NZ-China non-communicable disease research strengthened

The NZ-China Non-Communicable Diseases Research Collaboration Centre (NCD CRCC) recently signed four Memorandums of Understanding (MoUs) with four leading Chinese research institutions – highlighting the growing collaborations between New Zealand and Chinese health researchers.

The signing took place during a week-long visit to New Zealand by 14 leading Chinese NCD researchers, hosted by the NCD CRCC in early October.  The delegation visited Auckland, Wellington, Christchurch and Dunedin to hold discussions with more than 50 NZ researchers. Some immediate and exciting possibilities for collaboration were discussed during the week and these will be pursued in the coming months.

The four Chinese institutions signing the MoUs with the NCD CRCC are Huashan Hospital, Shanghai Mental Health Centre, the Fudan University School of Public Health and the Children’s Hospital of Zhejiang University School of Medicine. Researchers from the Chinese Academy of Sciences and Capital University Tongren Hospital also took part in the visit.

The agreements foster closer cooperation in research addressing non-communicable diseases (NCDs) in areas such as diabetes, heart disease, and neurological disorders such as Alzheimer’s.

Two of the four MoUs also involve Brain Research NZ, a Centre of Research Excellence, jointly hosted by Auckland and Otago Universities.

NCD CRCC Director Jim Mann says the agreements will also allow the collaborating partners to draw on the support of researchers throughout three of the New Zealand’s government-mandated National Science Challenges: “A Better Start”, “Healthier Lives,” and “Ageing Well”.

“New Zealand is a small country, but one that has paved the way in learning from its experiences in attempts to prevent and treat NCDs, which are now emerging as a pressing health burden for many other countries, especially those such as China.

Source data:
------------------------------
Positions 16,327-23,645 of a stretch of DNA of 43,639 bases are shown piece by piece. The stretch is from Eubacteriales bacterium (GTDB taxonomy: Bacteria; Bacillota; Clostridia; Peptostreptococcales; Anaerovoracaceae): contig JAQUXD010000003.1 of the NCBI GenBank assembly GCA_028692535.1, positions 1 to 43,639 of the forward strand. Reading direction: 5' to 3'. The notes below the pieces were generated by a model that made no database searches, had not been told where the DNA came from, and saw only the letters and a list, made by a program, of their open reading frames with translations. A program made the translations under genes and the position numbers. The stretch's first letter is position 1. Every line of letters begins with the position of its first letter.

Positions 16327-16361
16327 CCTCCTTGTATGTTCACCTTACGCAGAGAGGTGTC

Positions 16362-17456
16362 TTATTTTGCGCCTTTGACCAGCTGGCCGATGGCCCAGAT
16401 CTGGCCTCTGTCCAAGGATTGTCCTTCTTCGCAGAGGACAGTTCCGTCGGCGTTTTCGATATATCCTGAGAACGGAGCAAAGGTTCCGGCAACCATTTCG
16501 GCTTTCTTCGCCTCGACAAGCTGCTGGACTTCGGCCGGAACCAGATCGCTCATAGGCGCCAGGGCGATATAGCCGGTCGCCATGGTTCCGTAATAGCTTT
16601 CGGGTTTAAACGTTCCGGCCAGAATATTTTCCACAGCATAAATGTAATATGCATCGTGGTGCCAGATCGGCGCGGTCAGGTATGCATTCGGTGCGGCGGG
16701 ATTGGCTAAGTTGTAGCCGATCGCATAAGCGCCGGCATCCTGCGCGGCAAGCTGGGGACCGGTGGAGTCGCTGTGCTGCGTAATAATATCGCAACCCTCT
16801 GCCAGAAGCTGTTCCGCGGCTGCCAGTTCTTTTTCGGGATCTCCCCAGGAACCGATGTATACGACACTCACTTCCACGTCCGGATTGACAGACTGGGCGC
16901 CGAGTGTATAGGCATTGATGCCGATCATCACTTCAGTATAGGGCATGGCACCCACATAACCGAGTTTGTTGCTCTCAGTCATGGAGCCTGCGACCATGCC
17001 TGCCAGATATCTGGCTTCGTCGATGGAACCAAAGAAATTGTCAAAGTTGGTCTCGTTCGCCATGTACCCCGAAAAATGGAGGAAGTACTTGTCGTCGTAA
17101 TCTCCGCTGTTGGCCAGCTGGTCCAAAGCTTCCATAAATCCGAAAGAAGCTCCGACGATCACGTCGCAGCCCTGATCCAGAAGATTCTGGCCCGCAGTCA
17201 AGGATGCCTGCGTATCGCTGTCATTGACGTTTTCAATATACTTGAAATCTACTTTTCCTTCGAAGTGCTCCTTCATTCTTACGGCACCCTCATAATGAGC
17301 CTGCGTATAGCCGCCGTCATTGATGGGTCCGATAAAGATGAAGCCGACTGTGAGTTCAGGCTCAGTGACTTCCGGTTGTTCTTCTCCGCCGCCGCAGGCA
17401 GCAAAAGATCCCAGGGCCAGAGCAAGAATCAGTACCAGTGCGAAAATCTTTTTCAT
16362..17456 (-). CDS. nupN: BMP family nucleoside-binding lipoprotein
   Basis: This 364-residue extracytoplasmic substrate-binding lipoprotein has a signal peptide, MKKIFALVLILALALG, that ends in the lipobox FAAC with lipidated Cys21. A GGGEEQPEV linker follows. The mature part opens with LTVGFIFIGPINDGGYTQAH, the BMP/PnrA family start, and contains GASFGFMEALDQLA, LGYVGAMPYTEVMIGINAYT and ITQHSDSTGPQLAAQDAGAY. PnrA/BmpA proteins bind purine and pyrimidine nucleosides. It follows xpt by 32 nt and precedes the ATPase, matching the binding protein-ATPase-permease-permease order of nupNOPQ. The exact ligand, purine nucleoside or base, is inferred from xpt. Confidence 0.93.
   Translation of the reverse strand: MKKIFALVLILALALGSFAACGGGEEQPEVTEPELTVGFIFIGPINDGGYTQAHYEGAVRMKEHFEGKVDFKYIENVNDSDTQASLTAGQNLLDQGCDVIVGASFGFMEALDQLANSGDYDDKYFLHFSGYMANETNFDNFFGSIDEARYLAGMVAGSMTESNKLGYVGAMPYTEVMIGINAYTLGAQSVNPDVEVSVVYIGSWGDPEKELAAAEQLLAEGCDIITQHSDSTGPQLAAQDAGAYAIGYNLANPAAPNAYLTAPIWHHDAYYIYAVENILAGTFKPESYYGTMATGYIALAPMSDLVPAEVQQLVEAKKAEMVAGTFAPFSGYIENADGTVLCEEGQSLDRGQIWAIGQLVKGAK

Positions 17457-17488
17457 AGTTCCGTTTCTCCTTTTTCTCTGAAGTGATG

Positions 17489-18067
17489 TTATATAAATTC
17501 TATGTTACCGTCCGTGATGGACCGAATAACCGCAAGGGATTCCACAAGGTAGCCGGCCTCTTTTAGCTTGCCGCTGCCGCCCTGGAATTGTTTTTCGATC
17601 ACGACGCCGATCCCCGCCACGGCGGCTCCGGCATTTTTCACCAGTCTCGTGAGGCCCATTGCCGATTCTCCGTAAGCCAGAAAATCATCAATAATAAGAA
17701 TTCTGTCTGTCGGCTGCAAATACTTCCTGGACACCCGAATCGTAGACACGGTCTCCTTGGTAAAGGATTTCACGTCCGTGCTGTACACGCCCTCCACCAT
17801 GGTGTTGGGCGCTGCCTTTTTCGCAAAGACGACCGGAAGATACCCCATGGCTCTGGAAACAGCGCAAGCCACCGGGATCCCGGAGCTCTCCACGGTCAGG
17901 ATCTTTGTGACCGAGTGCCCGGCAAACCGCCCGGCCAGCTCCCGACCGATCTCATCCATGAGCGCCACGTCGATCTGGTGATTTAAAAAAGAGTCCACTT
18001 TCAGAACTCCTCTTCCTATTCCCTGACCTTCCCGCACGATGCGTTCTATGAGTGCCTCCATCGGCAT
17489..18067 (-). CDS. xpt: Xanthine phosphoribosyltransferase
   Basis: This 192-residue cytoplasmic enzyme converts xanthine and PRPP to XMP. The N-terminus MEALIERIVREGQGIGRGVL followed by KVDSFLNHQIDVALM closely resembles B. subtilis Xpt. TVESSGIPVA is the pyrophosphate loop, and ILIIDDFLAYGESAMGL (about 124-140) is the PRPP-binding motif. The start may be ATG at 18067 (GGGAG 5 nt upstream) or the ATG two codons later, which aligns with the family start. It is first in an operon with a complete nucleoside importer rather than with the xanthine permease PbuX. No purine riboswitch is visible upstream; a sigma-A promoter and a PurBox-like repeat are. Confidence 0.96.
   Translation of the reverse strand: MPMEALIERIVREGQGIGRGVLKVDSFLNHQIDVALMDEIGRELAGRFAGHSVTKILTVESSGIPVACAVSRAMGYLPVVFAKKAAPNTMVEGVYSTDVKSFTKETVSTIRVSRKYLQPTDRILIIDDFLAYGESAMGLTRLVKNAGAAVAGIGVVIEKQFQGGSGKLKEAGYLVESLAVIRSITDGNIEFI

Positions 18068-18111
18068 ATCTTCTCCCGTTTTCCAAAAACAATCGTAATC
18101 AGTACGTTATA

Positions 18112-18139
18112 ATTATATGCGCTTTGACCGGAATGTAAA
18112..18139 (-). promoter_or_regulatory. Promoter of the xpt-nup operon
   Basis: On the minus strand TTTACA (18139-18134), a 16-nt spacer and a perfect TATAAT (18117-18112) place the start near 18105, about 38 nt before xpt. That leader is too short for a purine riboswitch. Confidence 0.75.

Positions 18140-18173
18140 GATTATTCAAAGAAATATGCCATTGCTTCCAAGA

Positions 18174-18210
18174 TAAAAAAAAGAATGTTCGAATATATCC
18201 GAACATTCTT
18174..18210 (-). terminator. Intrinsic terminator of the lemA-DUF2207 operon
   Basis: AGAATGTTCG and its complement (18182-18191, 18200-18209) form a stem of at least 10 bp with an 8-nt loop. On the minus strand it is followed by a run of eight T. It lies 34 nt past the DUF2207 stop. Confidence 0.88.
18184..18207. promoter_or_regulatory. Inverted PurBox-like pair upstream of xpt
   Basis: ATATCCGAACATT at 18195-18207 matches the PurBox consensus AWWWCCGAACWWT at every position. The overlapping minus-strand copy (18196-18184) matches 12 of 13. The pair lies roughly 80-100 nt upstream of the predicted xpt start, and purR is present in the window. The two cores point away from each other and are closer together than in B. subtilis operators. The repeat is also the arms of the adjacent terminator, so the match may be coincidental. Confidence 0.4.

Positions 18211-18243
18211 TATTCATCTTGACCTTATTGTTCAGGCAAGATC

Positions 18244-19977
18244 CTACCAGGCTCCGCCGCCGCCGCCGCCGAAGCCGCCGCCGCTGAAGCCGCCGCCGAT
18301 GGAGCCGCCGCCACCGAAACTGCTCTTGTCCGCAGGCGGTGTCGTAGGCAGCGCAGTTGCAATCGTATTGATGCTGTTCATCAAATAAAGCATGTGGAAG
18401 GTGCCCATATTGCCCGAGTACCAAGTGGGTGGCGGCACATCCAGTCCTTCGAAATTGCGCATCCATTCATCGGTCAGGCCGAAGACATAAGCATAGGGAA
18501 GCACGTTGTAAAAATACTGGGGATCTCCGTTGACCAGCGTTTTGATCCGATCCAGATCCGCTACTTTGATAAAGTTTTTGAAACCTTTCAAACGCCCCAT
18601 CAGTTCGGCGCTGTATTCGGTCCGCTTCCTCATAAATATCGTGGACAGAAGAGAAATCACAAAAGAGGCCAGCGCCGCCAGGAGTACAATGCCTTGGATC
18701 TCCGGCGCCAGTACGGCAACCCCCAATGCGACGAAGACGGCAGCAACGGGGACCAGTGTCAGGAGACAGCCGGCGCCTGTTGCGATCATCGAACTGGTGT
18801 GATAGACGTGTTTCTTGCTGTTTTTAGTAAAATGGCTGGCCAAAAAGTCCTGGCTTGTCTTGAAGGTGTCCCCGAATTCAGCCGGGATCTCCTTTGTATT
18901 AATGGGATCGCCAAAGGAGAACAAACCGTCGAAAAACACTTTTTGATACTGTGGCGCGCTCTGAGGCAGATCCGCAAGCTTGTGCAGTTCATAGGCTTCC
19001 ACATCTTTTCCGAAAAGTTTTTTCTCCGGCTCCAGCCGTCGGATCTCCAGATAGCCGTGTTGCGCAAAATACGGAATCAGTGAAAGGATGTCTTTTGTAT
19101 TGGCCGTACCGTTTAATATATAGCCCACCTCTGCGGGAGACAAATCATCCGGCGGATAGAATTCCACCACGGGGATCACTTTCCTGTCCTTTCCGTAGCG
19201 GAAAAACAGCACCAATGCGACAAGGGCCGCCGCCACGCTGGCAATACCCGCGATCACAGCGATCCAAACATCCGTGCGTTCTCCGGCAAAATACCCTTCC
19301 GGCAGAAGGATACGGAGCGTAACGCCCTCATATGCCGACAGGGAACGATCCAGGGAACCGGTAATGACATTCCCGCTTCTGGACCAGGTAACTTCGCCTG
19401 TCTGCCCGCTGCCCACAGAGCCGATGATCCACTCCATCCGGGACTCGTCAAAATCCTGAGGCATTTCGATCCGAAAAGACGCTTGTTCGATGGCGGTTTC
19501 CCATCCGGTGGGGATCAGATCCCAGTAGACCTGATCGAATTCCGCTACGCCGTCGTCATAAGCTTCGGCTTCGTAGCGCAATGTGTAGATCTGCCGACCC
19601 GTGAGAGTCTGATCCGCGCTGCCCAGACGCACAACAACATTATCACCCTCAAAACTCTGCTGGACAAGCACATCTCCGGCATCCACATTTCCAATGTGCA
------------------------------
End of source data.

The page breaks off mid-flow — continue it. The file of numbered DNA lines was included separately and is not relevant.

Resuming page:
“Both their people and those of our own nation face a significant task in preventing and treating NCDs, which are poised to take a growing toll of premature death and ill health in both nations.

“Our strengthening collaborations will allow us to match up New Zealand NCD research know-how with breakthrough Chinese techniques, their outstanding facilities, and a wealth of “big data” research opportunities that China’s vast nation avails – our country’s expertise in “big data” systems has grown enormously over the past few years and continues to do so.

Mayor of Dunedin Dave Cull, who attended the MOU signing ceremony, says the latest agreement is yet another product of the strong civic relationship that Dunedin – through Enterprise Dunedin and Project China – has developed with its sister city, Shanghai, in recent years.

“As well as social and health benefits, these types of collaborations bring economic benefits to our city in the form of research grants.

“Dunedin is a knowledge city and our increasingly outward-looking focus is providing profitable educational and economic links.

“It’s also exciting to know that our researchers are at the forefront of some potentially significant health advancements,” says Mr Cull.

Education Consul from the Chinese Consulate General in Christchurch, Jianjun Zhai, also attended the signing and extended his warm congratulations to all those involved.  

“NZ is a pace setter in terms of delivering relationships with China, which is its largest trade partner, largest source of international students and second largest source of tourists” says Mr Zhai.

“In March this year the Chinese Premier Li Keqiang visited NZ to sign a high-level agreements for cooperation in a number of fields, including science, education, technology and innovation.  Today is a really solid start in implementing those high level agreements and I look forward to seeing the results that will flow for the betterment of our two peoples.”

From left: Chonbo Li, Shanghai Mental Health Centre, Junfen Fu, Children’s Hospital of Zhejiang University School of Medicine, Jim Mann, NZ-China NCD Research Collaboration Centre, Xiangjun Chen, Huashan Hospital, Richard Blaikie, University of Otago, Gemning Zhao, Fudan University School of Public Health and Cliff Abraham, Brain Research NZ